In the aftermath of Freddie Gray’s death, photos and video of a city in flames played on a loop in the national media, spurring fear and leading distant viewers to believe that Baltimore was burning for days. Those in the city felt the impact of that fear—in the crowded police presence at protests and the inconsistently imposed curfew. But those of us on the ground, especially those who came out to march, also felt a surprising and tangible sense of hope. So much has been made of a city on fire—but hope was another flame.
On Monday, April 27, youth in school backpacks were confronted by police in riot gear, and anger and frustration erupted for a night. But the next morning before the sun had even fully risen, community members were on the streets cleaning up. And later that day the peaceful protesters were marching again. Hundreds, maybe thousands of protesters marched through Baltimore every day that week, so many of them that standing at the front of the line you couldn’t see the end. Some held signs, while others handed out granola bars and water bottles. That’s the kind of place Baltimore is—fierce, resilient, the kind of city where, the day after riots, people march, and when they march they bring snacks.
I didn’t witness the clashes with police, which to my knowledge were largely confined to the post-9 p.m. hours when the curfew was being enforced. The mood at the marches was one of solidarity and resolution. Protesters learned call and response chants by heart: “What do we want? Justice! When do we want it? Now! If we don’t get it, shut it down.” Sometimes it felt strangely like a celebration. At a rally at City Hall on Friday, after Baltimore City State’s Attorney Marilyn Mosby’s press conference, the mood was festive. New signs created that day read “Convict all 6,” and “Thanks, Mosby!” (This sign included a hand-drawn portrait by some speedy artist.) That evening, after marching from the Inner Harbor to West Baltimore and back, citizens young and old, black and white, could be seen doing the Wobble on the lawn outside City Hall.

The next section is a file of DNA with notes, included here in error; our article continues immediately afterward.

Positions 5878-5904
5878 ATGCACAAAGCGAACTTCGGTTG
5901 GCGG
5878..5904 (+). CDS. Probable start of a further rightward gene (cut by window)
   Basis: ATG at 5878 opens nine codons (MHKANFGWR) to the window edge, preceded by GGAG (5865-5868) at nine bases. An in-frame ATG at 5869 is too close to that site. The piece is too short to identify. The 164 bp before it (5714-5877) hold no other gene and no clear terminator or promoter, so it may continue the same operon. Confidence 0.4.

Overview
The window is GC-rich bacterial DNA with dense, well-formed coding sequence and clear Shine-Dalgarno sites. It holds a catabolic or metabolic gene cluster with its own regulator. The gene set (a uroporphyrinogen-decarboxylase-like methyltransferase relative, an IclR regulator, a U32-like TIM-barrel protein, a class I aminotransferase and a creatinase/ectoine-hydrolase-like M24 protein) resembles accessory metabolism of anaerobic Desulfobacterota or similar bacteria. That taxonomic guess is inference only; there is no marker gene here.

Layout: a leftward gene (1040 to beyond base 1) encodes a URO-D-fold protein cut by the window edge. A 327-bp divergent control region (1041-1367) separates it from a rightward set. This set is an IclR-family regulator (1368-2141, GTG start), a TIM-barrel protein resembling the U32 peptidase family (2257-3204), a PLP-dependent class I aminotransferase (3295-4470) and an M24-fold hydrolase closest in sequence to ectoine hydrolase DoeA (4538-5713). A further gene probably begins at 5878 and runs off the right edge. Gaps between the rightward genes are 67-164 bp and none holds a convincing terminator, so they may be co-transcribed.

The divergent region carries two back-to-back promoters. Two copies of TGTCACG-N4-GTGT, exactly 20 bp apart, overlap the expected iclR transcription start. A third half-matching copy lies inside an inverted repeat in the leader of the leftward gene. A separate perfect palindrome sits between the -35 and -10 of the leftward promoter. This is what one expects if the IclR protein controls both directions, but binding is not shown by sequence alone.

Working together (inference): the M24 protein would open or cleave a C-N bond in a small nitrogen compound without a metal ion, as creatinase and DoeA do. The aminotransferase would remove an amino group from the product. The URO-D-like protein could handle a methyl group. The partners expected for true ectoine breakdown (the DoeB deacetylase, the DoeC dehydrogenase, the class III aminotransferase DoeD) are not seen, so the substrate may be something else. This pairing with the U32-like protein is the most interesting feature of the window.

The marches led some lifelong Baltimoreans into parts of the city they had never visited. They marched next to people they might otherwise never have met, and in some cases, felt the presence of police in a fundamentally different way than they ever had before. This is important. We at OSI-Baltimore think of change as the transformation of policies, practices and beliefs. For so many reasons, it is people’s beliefs that can be hardest to influence. To me, it’s these moments of empathy and resolve, grown from shared experience, that can catalyze the meaningful change that we need. As passionate minds come together to focus on solving intractable problems and bridging deep divides, let’s remember this.
On Saturday, May 2, I walked with a friend to a free concert by the cast of the musical ‘Marley’ at the intersection of Pennsylvania and North avenues—the site of the burned CVS that has become the heart of the protests, or as one of our Community Fellows called it, “Baltimore’s Tree of Souls.” On the way we saw National Guardsmen in helmets and goggles riding a tank down the middle of the street raise their hands to wave at a little girl in a yellow dress with white beads in her hair. The walk was longer than we thought, but we made it in time to hear about half of the concert. Towards the end, the cast launched into “Three Little Birds.” We stood at that now symbolic corner and watched strangers from all over the city with their arms around each other swaying and singing along to the music: “Every little thing is gonna be alright.”